In fact, hunger remains a disturbing fact of life on more than one of our planet's continents. Yet the general public often views such serious problems as even less important than the latest sports scores and soon-forgotten news in yesterday's newspapers.
Not enough people give much serious thought to the problems of global food supplies, their fast-increasing costs and meeting the challenges of our burgeoning population growth—that is, unless these difficulties affect them personally.
Yet the facts seem to indicate that we are indeed living in the shadow of a global famine. It's not here yet, but there are some ominous signs that its coming could be inevitable.
Time magazine reported: "In a new study the London-based charity Oxfam says ‘the international community is sleepwalking' toward humanitarian catastrophe, as rising food prices threaten to cause a whole range of demographic and social crises. The report, Growing a Better Future, says prices for basic staples may rise 120% to 180% of their current levels by 2030, partly as a result of climate change but also because of poor distribution and unfettered speculation in commodity markets" ("World Faces Epic Food Crisis," June 13, 2011).
The May-June edition of Foreign Policy devoted much of the entire issue to this hungry planet. The editor, Susan Glasser, stated that the cover article, "‘The New Geopolitics of Food,' describes a future of food defined by scarcity, where a world bursting with 9 billion people faces land grabs and political upheaval.'" She notes "the 219,000 additional people the world must feed each night at the global dinner table" and "the massive amounts of grain the United States and other countries are now turning into fuel [ethanol] to feed our energy addiction" ("Letter From the Editor"). She also points out that an increase of 70 percent in food production is projected to be required by 2050.
So-called experts are always suggesting solutions to world dilemmas. Governments try to solve them and end up making matters worse. Sadly, no one seems to ask what our Creator says about them. The Bible is usually the last port of call, if God's Word is consulted at all, as we seek in vain to understand and solve the massive challenges that confront us.
Jesus Christ clearly stated of the time shortly before His return, "There shall be famines" (Matthew 24:7 Matthew 24:7For nation shall rise against nation, and kingdom against kingdom: and there shall be famines, and pestilences, and earthquakes, in divers places.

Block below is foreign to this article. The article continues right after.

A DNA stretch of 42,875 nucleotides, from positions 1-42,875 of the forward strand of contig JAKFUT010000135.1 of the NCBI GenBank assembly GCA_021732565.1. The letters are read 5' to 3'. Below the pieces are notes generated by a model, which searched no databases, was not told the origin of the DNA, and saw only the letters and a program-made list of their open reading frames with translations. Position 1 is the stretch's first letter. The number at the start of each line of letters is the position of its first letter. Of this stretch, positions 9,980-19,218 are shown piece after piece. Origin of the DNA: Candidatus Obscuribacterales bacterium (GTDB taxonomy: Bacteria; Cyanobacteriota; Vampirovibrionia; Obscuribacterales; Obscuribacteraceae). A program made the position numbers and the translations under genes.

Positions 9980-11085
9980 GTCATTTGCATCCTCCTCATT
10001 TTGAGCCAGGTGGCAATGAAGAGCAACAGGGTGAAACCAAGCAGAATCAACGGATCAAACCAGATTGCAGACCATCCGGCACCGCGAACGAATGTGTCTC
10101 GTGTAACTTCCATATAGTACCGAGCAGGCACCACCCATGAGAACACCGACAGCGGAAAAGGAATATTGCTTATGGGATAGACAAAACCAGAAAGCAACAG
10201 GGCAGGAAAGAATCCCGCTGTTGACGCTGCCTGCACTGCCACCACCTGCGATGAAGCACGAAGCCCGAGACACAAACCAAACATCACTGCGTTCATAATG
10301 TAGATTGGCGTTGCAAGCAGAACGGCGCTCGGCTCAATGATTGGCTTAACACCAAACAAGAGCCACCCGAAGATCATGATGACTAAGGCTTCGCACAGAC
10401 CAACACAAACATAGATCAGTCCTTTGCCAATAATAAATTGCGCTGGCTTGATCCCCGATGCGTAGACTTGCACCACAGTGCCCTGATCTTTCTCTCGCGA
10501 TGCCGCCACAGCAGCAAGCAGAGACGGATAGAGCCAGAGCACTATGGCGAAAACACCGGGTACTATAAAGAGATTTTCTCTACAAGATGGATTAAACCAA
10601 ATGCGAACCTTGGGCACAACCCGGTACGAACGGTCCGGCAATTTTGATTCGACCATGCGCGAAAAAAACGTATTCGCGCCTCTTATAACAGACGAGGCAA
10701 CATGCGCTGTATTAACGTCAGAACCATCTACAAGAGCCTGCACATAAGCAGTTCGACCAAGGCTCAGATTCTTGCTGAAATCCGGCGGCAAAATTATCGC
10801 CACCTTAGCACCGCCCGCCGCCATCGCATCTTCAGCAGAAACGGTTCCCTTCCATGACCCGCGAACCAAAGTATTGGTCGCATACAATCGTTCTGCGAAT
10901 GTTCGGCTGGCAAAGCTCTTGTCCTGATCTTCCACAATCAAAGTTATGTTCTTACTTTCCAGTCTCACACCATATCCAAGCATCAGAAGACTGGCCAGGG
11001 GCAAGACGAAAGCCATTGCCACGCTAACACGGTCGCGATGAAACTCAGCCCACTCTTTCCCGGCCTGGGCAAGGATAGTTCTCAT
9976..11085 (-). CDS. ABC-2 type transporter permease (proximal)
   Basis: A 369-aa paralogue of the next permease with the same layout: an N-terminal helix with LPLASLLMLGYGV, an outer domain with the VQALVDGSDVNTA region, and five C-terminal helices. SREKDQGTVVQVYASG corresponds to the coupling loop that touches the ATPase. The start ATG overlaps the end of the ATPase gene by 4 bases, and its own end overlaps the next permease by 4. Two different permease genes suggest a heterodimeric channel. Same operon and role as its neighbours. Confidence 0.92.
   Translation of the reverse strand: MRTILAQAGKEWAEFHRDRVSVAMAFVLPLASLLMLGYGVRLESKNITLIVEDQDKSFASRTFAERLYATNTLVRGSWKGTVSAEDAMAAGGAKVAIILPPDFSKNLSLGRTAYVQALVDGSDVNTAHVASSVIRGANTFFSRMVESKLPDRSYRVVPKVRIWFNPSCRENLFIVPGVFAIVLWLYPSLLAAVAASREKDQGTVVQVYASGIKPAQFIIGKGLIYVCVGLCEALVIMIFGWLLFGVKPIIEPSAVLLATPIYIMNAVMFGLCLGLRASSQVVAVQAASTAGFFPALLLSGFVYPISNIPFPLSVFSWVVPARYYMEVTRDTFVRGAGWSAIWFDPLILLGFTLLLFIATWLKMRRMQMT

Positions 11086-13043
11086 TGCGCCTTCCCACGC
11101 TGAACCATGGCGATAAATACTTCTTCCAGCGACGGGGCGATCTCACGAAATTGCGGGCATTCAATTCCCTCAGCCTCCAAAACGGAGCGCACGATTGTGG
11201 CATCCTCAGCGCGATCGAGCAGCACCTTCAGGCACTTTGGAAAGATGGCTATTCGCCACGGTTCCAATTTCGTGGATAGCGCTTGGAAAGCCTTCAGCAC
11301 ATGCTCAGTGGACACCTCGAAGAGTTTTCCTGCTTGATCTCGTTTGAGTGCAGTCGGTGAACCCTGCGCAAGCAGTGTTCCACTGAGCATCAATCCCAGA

American King James Version×). Yes, we have experienced them in various places for the last nearly 2,000 years. More than one hit Jerusalem before the first century came to an end.
Yet back in the Old Testament, both Leviticus 26 and Deuteronomy 28 (the blessings-and-curses chapters of Scripture) foretold that serious famines would visit the descendants of the 12 tribes of Israel in modern times (see our free booklet The United States and Britain in Bible Prophecy).
Moreover, the third of the infamous "four horsemen of the Apocalypse" represents the granddaddy of all famines (Revelation 6:5-6 Revelation 6:5-6  And when he had opened the third seal, I heard the third beast say, Come and see. And I beheld, and see a black horse; and he that sat on him had a pair of balances in his hand.
 And I heard a voice in the middle of the four beasts say, A measure of wheat for a penny, and three measures of barley for a penny; and see you hurt not the oil and the wine.
American King James Version×). The last famine to afflict the earth will occur at the time of the end. We could well soon see its beginning stages, unless science very soon comes up with a modern "miracle" of increasing food like the Green Revolution of the latter half of the past century. Famine is an integral part of the picture for the end time, in which conditions will get so bad that were it not for Christ's intervention to stop events of those future days from running their course, all human life would perish from the earth (Matthew 24:21-22 Matthew 24:21-22  For then shall be great tribulation, such as was not since the beginning of the world to this time, no, nor ever shall be.  And except those days should be shortened, there should no flesh be saved: but for the elect's sake those days shall be shortened.
American King James Version×).
Food supply issues are no problem for Jesus Christ. More than once He miraculously multiplied several loaves of bread and a few fish into an abundance of food sufficient to feed thousands, with generous leftovers. God miraculously fed the prophet Elijah during a serious famine in ancient Israel. It comes down to our moral behavior gone awry that constitutes the basic problem. When we seek God first in our lives, He will take care of our material needs (see Matthew 6:33 Matthew 6:33But seek you first the kingdom of God, and his righteousness; and all these things shall be added to you.
American King James Version×).
To better understand the dilemmas mankind now faces and where we are ultimately headed, request or download our free booklet Are We Living in the Time of the End? (Sources: Time, Foreign Policy.)